This Doctor Explains His “Labor of Love”

After years of drawing pictures to explain ultrasound, this doctor is now using ultrasound to explain his

14 weeks

When Dr. Lawrence Platt started his career in OB/GYN and maternal-fetal medicine 40 years ago, he was fascinated by ultrasound technology. Each time he scanned a patient, he created a grainy black-and-white image of the baby, then drew a picture on top of the ultrasound to help the parents-to-be understand what they were seeing.

As the director of the Center for Fetal Medicine & Women's Ultrasound, and a clinical professor of OB/GYN at the David Geffen School of Medicine at UCLA in Los Angeles, California, Dr. Platt cares for mothers and infants during high-risk pregnancies. He calls his work a “labor of love,” treating women for a variety of pregnancy complications due to pre-existing maternal medical conditions or obstetrical issues, with a focus on using ultrasound in fetal assessment.

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“For me, an ultrasound is like the Frito Lays commercial: I bet you can't scan just one. The minute you start to see the power of that transducer and the imaging, your mind starts wondering what else can you do with it,” he says. “It keeps me going. I'm interested in ultrasound the same now as I was 40 years ago when patients had to use a lot of imagination to see what we were seeing.”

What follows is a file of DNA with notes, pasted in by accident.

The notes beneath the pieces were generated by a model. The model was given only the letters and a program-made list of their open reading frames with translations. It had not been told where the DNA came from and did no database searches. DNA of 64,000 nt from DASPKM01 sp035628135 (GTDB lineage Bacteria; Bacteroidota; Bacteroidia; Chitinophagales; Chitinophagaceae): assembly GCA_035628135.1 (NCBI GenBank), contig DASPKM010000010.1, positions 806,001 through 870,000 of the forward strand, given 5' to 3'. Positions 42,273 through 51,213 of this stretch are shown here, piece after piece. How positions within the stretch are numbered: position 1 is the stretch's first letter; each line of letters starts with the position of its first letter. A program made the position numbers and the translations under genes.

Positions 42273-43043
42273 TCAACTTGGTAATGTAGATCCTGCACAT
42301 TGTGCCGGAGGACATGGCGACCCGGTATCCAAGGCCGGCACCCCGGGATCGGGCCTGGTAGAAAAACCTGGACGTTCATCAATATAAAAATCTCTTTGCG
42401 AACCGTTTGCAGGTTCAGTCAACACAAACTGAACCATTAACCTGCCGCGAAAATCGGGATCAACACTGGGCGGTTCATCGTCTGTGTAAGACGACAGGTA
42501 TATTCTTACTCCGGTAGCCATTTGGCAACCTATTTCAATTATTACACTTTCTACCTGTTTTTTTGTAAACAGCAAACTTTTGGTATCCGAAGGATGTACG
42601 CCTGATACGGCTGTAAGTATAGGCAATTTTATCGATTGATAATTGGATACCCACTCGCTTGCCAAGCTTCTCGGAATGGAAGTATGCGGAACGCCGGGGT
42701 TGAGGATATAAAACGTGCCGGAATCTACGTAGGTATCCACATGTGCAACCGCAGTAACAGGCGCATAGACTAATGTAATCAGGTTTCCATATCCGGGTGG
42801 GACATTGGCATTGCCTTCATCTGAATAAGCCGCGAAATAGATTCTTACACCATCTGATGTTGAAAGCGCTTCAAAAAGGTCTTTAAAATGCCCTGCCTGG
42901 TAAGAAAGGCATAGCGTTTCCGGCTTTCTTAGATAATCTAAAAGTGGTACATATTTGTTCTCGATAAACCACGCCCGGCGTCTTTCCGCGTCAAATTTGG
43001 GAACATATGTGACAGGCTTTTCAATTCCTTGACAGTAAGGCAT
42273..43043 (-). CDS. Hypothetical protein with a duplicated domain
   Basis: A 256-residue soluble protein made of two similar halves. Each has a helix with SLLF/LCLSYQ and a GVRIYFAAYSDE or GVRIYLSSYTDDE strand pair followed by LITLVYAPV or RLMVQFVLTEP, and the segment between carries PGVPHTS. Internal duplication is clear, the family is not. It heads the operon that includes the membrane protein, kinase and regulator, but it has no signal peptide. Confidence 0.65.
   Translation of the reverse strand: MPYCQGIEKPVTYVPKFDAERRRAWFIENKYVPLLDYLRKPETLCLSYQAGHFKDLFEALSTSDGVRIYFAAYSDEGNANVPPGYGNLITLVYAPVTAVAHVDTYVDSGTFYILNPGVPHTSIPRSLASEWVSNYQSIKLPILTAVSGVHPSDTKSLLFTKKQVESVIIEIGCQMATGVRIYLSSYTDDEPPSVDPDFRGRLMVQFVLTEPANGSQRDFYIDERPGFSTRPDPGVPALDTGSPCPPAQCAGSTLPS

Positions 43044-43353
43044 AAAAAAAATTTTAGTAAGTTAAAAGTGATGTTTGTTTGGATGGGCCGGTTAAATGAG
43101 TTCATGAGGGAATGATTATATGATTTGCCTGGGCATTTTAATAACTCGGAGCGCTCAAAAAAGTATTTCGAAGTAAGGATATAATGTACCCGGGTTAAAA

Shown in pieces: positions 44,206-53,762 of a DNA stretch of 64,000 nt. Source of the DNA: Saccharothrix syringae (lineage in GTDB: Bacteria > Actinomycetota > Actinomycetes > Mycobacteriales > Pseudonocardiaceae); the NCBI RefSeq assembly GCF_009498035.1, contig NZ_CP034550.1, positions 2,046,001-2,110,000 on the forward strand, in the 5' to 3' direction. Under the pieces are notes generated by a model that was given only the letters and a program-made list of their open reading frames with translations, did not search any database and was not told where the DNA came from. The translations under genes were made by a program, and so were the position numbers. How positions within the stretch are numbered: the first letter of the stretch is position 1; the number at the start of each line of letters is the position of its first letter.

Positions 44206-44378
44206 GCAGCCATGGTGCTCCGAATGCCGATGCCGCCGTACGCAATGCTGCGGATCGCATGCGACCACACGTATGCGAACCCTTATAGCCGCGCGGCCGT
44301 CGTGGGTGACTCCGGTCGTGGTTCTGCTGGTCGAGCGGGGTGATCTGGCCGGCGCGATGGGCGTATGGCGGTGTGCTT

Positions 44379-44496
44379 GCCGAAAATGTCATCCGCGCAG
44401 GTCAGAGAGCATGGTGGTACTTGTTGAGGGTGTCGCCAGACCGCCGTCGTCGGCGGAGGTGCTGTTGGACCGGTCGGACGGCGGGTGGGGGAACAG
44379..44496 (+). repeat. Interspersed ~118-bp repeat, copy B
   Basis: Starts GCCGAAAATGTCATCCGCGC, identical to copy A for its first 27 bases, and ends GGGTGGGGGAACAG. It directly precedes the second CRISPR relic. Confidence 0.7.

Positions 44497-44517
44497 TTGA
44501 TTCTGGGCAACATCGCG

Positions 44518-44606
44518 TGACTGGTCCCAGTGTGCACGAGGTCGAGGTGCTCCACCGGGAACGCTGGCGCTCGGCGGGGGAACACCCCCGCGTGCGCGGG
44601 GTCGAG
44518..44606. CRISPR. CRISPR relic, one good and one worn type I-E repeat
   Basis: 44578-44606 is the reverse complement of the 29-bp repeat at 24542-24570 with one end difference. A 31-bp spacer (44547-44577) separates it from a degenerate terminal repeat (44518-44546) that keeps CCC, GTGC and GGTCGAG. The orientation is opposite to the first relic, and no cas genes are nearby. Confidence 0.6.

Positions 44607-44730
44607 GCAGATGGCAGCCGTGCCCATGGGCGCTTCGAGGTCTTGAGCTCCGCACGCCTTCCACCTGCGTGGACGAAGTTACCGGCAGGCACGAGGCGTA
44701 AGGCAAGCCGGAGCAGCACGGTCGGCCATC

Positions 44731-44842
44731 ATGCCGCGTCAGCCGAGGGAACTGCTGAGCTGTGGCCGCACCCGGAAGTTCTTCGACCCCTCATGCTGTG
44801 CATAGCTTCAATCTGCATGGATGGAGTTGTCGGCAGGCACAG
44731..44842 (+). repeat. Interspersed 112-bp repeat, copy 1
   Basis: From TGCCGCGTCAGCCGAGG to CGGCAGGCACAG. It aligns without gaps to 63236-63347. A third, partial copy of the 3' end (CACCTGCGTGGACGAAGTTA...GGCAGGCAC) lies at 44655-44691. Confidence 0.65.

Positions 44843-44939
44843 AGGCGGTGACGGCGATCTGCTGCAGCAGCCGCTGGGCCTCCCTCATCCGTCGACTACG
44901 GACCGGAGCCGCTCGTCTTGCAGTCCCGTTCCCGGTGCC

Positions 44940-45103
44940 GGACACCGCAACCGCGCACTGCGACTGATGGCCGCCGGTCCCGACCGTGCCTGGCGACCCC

The Center for Fetal Medicine serves about 10,000 patients every year for ultrasound and prenatal diagnosis, genetic counseling, and high-risk obstetrical consultation. Dr. Platt has recently been using the latest version of the Voluson™ E10 to improve ultrasound imaging for his patients.

“When you want to get a higher quality and get as much information as you can possibly can, we go to the E10. It's a very powerful tool that comes with improved diagnostic capabilities for improved care of the patient,” he says.

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The electronic probe gives Dr. Platt better views of the cardiovascular system and heart, as well as other fetal organ structures. And the new E10 has exceptional 2D imaging transducers – the “wands” doctors pass over pregnant women’s bellies – which is key to delivering clear images.

“It provides unbelievable imaging in the first, second and third trimesters,” he says. “When you compare it to other transducers, it makes a very big difference in the quality of the image. And the quality of the image is how you can see subtle changes in the fetus. If you identify those things earlier, it gives us more options to do something about it.”

31 weeks, in 4D

Dr. Platt also uses the ultrasound system for gynecological studies, including masses, ovaries, cysts and cancers. “This system is giving the patient their best shot. It allows a clinician to integrate their clinical care with the most advanced imaging to make a proper diagnosis,” he says. “Because we want the best for everybody, don't we?”

After 40 years, he has seen thousands of patients and performed thousands of ultrasounds in his practice. The days of drawing on his fuzzy ultrasound pictures is long gone. “Now I use ultrasound to show patients what my drawings are,” he says with a laugh.

Former patients often return with their adult daughters who are pregnant and starting families of their own. “These patients bring in the black-and-white 2D ultrasound pictures that I gave them 30 or 40 years ago,” he says. “I love to show them the new generation of ultrasound; it’s just remarkable.”